Chapter1p2(1) - The Foundations Logic and Proofs Chapter 1 Part II Predicate Logic Predicates and Quantifiers Section 1.4 Propositional Logic Not

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Unformatted text preview: The Foundations: Logic and Proofs Chapter 1, Part II: Predicate Logic Predicates and Quantifiers Section 1.4 Propositional Logic Not Enough If we have: “All men are mortal.” “Socrates is a man.” Does it follow that “Socrates is mortal?” Can’t be represented in propositional logic. Need a language that talks about objects, their properties, and their relations for logic reasoning. Predicate Logic: The Socrates Example Introduce the propositional functions Man(x) denoting “ x is a man” and Mortal(x) denoting “ x is mortal.” Specify the domain as all people. The two premises are: Try to reach the conclusion is: Introducing Predicate Logic Predicate logic uses the following new features: Variables: x , y , z Predicates ( Propositional functions ): Man ( x ),… Quantifiers : (for every), (there exists) Propositional functions are a generalization of propositions. They contain variables and a predicate, e.g., Man ( x ) Variables can be replaced by elements from their domain . Propositional Functions Propositional functions become propositions and have truth values when their variables are each (i) replaced by a value from the domain or (ii) bound by a quantifier. The statement P(x) is said to be the value of the propositional function P at x . For example, let P(x) denote “ x > ” and the domain be the integers. Then: P(- 3 ) is false. P( ) is false. P( 3 ) is true. Examples of Propositional Functions Let “ x + y = z” be denoted by R ( x, y, z ) and U (for all three variables) be the integers. Find these truth values: R( ,- 2 1 , 5 ) Solution: F R( , , 3 4 7 ) Solution: T R( x , 3 , z ) Solution: Not a Proposition Now let “ x- y = z” be denoted by Q ( x , y , z ), with U as the integers. Find these truth values: Compound Expressions Connectives from propositional logic carry over to predicate logic. If P(x) denotes “ x > ,” find these truth values: P( 3 ) ∨ (- ) P 1 Solution : T P( 3 ) ∧ (- ) P 1 Solution : F P( 3 ) → (- ) P 1 Solution : F Expressions with variables are not propositions and therefore do not have truth values. For example, P( 3 ) ∧ ( P y ) Quantifiers We need quantifiers to express the meaning of English words including all and some : “All men are Mortal.” “Some cats do not have fur.” The two most important quantifiers are: Universal Quantifier , “ For all,” symbol: Existential Quantifier , “There exists,” symbol: We write as in x P ( x ) and x P ( x ). x P ( x ) asserts P ( x ) is true for every x in the domain . Charles Peirce (1839-1914) Universal Quantifier x P ( x ) is read as “ For all x , P( x )” or “For every x , P( x )” Examples : 1) If P(x) denotes “ x > ” 0 and the domain U for x is , the integers then x P ( x ) is false....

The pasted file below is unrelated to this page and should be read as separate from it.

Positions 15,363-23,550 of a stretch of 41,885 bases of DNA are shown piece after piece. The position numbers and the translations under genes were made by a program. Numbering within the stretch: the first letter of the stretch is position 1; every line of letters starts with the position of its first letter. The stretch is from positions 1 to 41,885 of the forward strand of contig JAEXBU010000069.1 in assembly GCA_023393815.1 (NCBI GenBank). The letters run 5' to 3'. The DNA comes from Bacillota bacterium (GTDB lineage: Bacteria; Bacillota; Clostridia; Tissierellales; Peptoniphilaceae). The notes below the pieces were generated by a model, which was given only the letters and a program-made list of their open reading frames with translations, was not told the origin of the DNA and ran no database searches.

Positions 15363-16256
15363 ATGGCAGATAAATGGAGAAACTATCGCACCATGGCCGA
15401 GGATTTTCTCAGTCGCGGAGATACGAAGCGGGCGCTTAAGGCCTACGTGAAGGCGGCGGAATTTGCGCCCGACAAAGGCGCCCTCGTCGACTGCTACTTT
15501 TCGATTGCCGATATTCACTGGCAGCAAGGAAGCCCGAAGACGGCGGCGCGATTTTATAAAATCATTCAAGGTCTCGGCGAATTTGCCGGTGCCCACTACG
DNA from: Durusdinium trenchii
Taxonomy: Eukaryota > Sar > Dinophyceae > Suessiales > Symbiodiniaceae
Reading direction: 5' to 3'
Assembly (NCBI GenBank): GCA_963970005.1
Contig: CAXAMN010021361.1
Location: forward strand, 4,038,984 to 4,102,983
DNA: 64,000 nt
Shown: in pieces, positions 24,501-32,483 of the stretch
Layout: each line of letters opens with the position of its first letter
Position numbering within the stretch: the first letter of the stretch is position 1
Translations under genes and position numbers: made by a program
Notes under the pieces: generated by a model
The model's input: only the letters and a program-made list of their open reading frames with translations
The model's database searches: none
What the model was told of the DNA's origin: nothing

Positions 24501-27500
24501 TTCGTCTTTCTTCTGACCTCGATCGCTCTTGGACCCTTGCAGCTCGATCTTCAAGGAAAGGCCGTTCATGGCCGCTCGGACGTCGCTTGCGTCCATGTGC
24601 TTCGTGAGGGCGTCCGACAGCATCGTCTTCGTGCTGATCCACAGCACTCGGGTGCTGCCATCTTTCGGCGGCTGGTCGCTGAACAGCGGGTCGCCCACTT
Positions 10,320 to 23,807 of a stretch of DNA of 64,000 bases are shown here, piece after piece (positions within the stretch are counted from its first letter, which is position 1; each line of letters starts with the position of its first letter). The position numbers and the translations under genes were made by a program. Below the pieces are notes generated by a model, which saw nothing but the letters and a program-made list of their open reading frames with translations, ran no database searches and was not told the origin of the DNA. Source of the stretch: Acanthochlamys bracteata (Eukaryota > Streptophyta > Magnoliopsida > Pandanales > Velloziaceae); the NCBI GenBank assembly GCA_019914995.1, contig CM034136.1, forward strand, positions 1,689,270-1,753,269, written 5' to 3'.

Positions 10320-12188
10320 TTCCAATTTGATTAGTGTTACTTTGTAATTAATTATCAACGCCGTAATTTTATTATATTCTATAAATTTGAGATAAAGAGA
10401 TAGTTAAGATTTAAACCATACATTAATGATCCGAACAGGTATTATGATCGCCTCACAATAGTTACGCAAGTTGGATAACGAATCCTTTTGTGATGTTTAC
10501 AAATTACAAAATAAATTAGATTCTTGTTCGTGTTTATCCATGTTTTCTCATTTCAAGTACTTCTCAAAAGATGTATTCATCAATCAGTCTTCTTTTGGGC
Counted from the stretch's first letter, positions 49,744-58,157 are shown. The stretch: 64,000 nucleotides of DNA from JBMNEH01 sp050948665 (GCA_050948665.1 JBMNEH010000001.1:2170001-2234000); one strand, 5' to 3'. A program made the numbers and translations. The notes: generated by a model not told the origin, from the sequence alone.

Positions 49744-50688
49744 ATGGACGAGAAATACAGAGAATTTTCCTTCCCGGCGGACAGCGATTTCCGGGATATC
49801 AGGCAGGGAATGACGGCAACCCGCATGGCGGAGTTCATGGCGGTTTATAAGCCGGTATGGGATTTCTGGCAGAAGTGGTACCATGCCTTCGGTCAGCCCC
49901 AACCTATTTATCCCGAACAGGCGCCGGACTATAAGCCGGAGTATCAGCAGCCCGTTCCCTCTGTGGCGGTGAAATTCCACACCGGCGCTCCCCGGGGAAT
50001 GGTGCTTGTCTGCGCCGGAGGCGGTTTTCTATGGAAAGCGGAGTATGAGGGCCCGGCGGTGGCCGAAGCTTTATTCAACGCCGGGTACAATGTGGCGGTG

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This note was uploaded on 04/03/2012 for the course PHYSICS AN 101 taught by Professor N.a during the Spring '12 term at Clark College.

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Chapter1p2(1) - The Foundations Logic and Proofs Chapter 1 Part II Predicate Logic Predicates and Quantifiers Section 1.4 Propositional Logic Not

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